Eggs in the woods
- Credit: Archant
John Wright talks to a producer who offers free range woodland eggs in Gloucestershire
We spotted the sign for Billy’s Free Range Woodland Eggs in the Stow-on-the-Wold post office in Gloucestershire – worth investigating, with the intriguing word ‘woodland’.
‘Billy’ is really Darren Bayliss, but he prefers his high school nickname. “Everyone calls me Billy,” he tells me. Living on his parents’ Kiln Bank Farm just outside ‘Stow’, it was six years ago when he began with 90 chickens acquired from a neighbour who sold roadside eggs. At first, Billy housed them in small home-built chicken sheds which came with the birds; then, as roadside sales increased, he bought garden sheds, converting them to take 100 birds each. Reaching four sheds, he decided to pursue a commercial scale and bought a Smiths Sectional Building (his Shed B) to hold 300 birds, and now produces eggs on five of their 15 acres where 2,800 chickens happily roam free in woods near their sheds.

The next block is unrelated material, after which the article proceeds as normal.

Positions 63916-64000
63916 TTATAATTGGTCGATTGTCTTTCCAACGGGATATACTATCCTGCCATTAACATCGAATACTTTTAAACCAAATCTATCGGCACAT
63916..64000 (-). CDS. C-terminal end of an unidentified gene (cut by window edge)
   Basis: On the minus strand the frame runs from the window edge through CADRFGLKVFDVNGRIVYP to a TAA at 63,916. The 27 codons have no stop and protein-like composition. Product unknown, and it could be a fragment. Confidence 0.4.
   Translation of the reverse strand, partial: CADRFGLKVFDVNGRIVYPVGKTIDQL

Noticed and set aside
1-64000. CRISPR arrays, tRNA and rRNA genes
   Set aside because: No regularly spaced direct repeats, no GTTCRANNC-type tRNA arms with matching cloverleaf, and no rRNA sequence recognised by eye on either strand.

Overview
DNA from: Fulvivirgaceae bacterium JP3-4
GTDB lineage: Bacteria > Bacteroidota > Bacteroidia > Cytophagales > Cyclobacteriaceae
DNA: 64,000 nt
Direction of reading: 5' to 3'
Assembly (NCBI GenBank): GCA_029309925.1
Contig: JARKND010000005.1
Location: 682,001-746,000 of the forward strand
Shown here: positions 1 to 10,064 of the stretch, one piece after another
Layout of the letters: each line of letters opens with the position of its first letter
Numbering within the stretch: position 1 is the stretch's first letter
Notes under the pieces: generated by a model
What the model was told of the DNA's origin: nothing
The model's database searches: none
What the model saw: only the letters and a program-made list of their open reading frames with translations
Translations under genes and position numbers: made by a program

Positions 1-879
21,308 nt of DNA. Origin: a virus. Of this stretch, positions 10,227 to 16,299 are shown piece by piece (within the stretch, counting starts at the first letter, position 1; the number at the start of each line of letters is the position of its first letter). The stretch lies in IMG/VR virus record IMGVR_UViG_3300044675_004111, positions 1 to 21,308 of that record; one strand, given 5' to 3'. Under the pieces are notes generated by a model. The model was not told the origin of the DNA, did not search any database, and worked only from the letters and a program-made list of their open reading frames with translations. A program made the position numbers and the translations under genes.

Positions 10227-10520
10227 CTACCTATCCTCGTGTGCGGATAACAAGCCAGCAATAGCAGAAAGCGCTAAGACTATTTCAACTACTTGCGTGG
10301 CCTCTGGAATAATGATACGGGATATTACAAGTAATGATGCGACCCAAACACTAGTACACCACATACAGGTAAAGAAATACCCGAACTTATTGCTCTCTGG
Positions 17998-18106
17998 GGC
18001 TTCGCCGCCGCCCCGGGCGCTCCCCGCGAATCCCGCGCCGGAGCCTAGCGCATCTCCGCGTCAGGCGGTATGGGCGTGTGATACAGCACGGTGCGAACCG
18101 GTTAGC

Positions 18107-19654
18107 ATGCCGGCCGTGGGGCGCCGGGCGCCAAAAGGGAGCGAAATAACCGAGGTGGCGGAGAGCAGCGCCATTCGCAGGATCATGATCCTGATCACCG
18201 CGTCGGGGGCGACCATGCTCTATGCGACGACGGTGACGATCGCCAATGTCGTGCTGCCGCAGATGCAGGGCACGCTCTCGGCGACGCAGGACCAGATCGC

It’s a small family-run business he runs with his mother and two assistants who collect the eggs at 10am and 1pm – 2,500 a day at its peak – Billy delivering twice a week to retailers in local towns like pubs, restaurants and shops. “I’m selling about 17,500 eggs a week now, all of which are delivered well within four days (when an egg’s at its best) and we try averaging 85/90 per cent production throughout the year.”
Billy maintains a continuous supply with flocks in three sheds, producing eggs at different times. “I plan to buy more chickens (hopefully stock up to 3,500 this year) but I make sure I get the customers first so the eggs are sold before they’re laid. We often collect the eggs and deliver the same day.”
He explains his woodland idea. “Chickens are essentially a jungle fowl. They don’t like it when it’s too bright, too windy or with no overhead cover.” This is why Billy recently bought Halo bird shelters which his children say look like chuck trampolines, placed in fields with less tree cover for the birds to shelter under for security. “The protection the woodland offers can increase egg production by 9 per cent. They get to peak percentage more quickly; it’s all to do with minimising stress,” he says.